Following my earlier post on the legacy of computer pioneer Alan M Turing (Turing’s Legacy), Turing’s achievements have again hit the headlines with the news last week that members of the Institution of Mechanical Engineers (IMechE) have voted the Bombe at Bletchley Park as their favourite Engineering Heritage Award winner from the past 30 years.
The Bombe was an electromechanical code-breaking device which emulated the rotors of an Enigma machine, the typewriter-like device used by the German military to encrypt radio messages during World War II. It employed a motorised mechanism to step rapidly through every possible combination of rotor settings and apply a logical test to each one to determine if it met the conditions for a possible solution which had been wired into the machine before operation. The Bombe was closely based on an earlier device developed by the Polish Cipher Bureau in 1938. Alan Turing improved the Polish design by incorporating 36 sets of rotors to allow multiple checks to be made in parallel. Turing’s design was then turned into a fully-engineered device by the British Tabulating Machine Company under the direction of chief engineer Harold H Keen.
I must confess to being somewhat surprised by the result of the IMechE vote, as the Bombe was a workmanlike device which employed a brute force approach to cryptanalysis and lacks the sophistication and ingenuity of later developments at Bletchley Park (although these later developments employed electronic technology which probably renders them ineligible). It also ranks low in terms of Alan Turing’s achievements, as the concept was not entirely his.
There have been 100 winners of the Engineering Heritage Award to date, so the IMechE members had many other remarkable examples of engineering excellence to choose from, including the world’s first supersonic airliner, Concorde, which came second in the vote. The fact that they chose something designed by Alan Turing may be due in part to the high level of media attention he is receiving at the moment. This attention is likely to increase further with the release next month of the Hollywood film The Imitation Game, a dramatised account of Turing’s cryptanalysis work at Bletchley Park during World War II. Let’s hope the filmmakers have done their research and that Turing’s achievements are portrayed accurately. I certainly plan to go see it and will report back in a future post.
It was good to hear the recent news that computer pioneer Alan M Turing has been granted a posthumous royal pardon for his 1952 conviction for gross indecency (as a result of a homosexual act, which at that time was illegal in the UK). His punishment, for which he chose chemical castration rather than a prison sentence, and subsequent loss of security clearance for his cryptanalysis work are thought to have led to his untimely death by suicide two years later in 1954. However, Turing’s pardon has also caused considerable controversy, as the thousands of other men who were convicted of homosexual acts during the same period are unlikely to receive the same treatment. It seems that Turing has been singled out for a pardon as a result of his status as a national hero rather than for the degree of injustice that he suffered.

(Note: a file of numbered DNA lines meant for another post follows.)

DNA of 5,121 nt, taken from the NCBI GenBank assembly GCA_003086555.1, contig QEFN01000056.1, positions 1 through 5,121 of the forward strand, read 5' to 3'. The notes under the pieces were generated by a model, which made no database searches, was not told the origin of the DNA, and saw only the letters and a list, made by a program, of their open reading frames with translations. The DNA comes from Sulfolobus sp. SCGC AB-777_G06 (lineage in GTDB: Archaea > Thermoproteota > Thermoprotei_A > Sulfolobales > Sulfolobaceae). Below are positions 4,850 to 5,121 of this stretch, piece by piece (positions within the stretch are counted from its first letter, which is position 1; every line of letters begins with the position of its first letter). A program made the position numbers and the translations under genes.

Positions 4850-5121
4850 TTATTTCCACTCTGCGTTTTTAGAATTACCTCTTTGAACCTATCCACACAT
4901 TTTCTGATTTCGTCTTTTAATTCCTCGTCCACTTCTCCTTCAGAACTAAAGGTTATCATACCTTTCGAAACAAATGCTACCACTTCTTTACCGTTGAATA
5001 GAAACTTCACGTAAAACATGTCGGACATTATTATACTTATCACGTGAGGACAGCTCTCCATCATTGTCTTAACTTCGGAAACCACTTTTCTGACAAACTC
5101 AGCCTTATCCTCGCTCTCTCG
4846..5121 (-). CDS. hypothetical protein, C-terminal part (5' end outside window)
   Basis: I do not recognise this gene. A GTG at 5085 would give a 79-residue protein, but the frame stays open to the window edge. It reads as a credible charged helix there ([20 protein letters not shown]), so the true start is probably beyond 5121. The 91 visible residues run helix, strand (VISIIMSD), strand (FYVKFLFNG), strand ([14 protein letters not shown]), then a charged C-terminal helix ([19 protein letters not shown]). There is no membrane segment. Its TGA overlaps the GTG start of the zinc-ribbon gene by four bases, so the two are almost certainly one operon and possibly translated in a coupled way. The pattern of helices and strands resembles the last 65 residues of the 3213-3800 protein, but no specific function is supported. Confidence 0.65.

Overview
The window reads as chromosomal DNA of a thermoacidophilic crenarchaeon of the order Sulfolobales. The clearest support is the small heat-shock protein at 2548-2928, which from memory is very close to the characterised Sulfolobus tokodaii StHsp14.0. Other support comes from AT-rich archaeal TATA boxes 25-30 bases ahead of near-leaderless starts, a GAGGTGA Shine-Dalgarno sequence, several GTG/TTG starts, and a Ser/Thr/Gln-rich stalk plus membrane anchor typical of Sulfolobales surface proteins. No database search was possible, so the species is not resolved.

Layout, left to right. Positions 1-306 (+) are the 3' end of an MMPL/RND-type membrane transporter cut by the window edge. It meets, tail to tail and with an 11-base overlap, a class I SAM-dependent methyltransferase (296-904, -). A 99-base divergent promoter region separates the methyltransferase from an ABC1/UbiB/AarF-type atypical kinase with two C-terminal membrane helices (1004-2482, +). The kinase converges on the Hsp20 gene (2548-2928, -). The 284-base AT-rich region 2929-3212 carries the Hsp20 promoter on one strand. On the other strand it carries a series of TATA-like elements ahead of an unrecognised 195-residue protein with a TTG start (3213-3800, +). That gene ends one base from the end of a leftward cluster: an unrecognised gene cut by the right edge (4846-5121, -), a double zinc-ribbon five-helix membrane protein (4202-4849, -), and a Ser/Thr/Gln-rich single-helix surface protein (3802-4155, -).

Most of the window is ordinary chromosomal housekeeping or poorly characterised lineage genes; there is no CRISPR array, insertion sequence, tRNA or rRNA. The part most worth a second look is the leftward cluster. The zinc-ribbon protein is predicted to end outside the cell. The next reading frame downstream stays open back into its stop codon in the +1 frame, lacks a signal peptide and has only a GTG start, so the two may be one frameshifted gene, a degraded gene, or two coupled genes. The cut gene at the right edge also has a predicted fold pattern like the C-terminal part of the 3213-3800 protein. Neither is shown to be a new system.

Alan Turing is one of the few British computer pioneers who is a household name. This is well-deserved and an accurate reflection of the magnitude of his achievements. However, many of the comments made in the media in the wake of the royal pardon announcement credit Turing with having a much greater influence on the development of the computer than is perhaps deserved. Turing’s greatest achievements were in the field of mathematical logic and relate to the theory of computation rather than the practical development of computers. His philosophy on the design of computers was to keep the hardware as simple as possible and rely on clever programming instead. Consequently, his only computer design, for the NPL ACE (Automatic Computing Engine), made very little impact.
Alan Turing’s influence on the development of the computer is discussed in an excellent article by Professor Simon Lavington written last year as part of the celebration to mark the centenary of Turing’s birth. The article, which is entitled Alan Turing: Is he really the father of computing?, questions how influential Turing’s pioneering work on early computers proved to be in their later development. Lavington sums this up as follows:-
“… his codebreaking work at Bletchley Park, and indeed Turing’s Ace design, exerted little influence on commercially viable computers as markets began to open up in the late 1950s. Nevertheless, Alan Turing’s ideas remain to this day embedded in the theories of both codebreaking and computing.“
Like Charles Babbage a century earlier, Alan Turing’s achievements went largely unrecognised during his lifetime and can only be fully appreciated when put into the context of later developments. However, we must be careful not to place credit where it is not due. Turing didn’t invent the modern computer anymore than Babbage did but his work did provide a solid theoretical foundation for later developments and for this he deserves to be honoured.